Review Blog

Nov 07 2017

Don't let go by Michel Bussi

cover image

Weidenfeld and Nicolson, 2018. ISBN 9781474601795
(Age: secondary to adult) Recommended. Themes: Crime fiction, Reunion, Murder, Tourism. Don't you love new settings for crime fiction? Set on an island east of Mauritius in the Indian Ocean, Reunion is a multi racial department of France, once home to many French, lured there by tax concessions, as well as Indian, Muslim, African and Creole inhabitants.
Martial is on holidays with his second wife, Liane and their daughter, Sophie, but suddenly, Liane disappears. Everyone has seen her walk through the lobby to the elevator in the up market resort, but when Martial goes looking for her, she is nowhere to be found. Theories abound, but the Chief Inspector, Aja Purvi, focusses on the husband whose behaviour is odd to say the least. When she finds that his son died in suspicious circumstances ten years before, things begin to escalate, especially when Martial takes off with his young daughter in tow. A police hunt ensues, made more impossible for Purvi by the arrival of her superior from Saint-Denis, wanting to put his stamp on the investigation. Her off sider, Christos further complicates things when he tells his partner of the investigation and she becomes involved, unravelling a thread which leads to her death.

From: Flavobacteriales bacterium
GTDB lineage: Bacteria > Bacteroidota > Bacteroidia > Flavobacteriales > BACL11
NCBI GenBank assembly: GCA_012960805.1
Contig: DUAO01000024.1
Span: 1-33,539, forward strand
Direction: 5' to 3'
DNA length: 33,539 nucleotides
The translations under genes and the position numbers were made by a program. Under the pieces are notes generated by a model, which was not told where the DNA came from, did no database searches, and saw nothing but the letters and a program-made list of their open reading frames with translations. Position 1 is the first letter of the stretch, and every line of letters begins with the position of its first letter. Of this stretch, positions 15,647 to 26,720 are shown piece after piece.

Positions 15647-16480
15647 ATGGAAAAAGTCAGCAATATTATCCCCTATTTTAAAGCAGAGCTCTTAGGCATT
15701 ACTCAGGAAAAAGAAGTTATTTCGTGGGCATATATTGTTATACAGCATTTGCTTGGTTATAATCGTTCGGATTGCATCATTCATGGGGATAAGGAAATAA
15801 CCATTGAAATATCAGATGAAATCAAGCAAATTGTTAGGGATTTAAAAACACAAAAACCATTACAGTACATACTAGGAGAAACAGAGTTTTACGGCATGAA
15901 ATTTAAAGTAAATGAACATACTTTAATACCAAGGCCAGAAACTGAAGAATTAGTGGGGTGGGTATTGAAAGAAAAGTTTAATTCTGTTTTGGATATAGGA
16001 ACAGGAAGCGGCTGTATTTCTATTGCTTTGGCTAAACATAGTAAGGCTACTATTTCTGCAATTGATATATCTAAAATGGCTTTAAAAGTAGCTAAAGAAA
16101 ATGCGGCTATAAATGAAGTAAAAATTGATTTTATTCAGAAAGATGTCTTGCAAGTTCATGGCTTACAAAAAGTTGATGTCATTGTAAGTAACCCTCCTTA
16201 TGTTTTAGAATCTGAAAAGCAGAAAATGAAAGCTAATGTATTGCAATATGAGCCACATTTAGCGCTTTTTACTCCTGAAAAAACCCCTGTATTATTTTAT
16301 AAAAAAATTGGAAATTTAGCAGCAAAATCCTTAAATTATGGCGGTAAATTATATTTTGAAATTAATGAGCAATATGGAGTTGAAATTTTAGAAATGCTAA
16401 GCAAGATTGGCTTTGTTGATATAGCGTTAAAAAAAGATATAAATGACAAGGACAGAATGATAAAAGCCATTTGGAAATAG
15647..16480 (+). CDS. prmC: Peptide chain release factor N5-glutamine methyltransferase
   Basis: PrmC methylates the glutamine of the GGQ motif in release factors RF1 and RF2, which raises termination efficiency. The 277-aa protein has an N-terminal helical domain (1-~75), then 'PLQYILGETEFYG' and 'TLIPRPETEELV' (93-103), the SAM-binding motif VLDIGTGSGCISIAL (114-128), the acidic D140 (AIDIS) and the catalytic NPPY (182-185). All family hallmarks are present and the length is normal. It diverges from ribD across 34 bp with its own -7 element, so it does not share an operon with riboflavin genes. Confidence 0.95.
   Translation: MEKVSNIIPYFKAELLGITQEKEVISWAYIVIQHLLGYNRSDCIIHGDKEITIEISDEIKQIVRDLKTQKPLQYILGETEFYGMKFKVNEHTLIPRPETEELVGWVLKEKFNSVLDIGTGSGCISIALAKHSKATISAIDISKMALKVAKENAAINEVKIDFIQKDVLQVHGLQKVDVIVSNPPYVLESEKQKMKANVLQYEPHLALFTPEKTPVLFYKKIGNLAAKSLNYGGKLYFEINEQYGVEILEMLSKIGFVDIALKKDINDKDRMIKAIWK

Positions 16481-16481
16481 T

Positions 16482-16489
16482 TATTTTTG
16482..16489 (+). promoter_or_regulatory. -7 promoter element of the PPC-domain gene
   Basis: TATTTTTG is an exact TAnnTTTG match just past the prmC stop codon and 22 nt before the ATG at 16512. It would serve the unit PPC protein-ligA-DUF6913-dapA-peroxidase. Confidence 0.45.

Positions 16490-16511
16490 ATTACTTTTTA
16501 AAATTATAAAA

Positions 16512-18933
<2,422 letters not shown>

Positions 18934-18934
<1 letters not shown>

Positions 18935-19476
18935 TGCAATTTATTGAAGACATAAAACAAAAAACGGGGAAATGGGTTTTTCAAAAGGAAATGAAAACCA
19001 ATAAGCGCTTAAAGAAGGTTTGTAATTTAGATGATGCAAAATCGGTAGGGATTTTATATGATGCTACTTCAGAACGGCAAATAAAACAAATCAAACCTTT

A police chase over parts of the island sees Martial planning his escape with precision, even down to the arrival of a temperature inversion bringing fog across the mountains, giving him protection form spying eyes.
But not all is at it seems, as the narrative is told from several perspectives, and Bussi keeps us guessing all the while with clues as to what is actually going on.
I found the background to this cat and mouse story fascinating. Reunion is not a place I had known about so to read about it as the setting of this story held my interest, and had me checking Wikipedia for more information.
Bussi puts in translations of some of the often used words for people according to their backgrounds, and a map at the start is a guide to identifying the places spoken of, although I sourced a more detailed map on the Internet.
This is a translation, which may explain some of the awkward expressions, but the characters are fully developed and interesting, while the main story with its peaks and valleys is easily addictive.
Fran Knight

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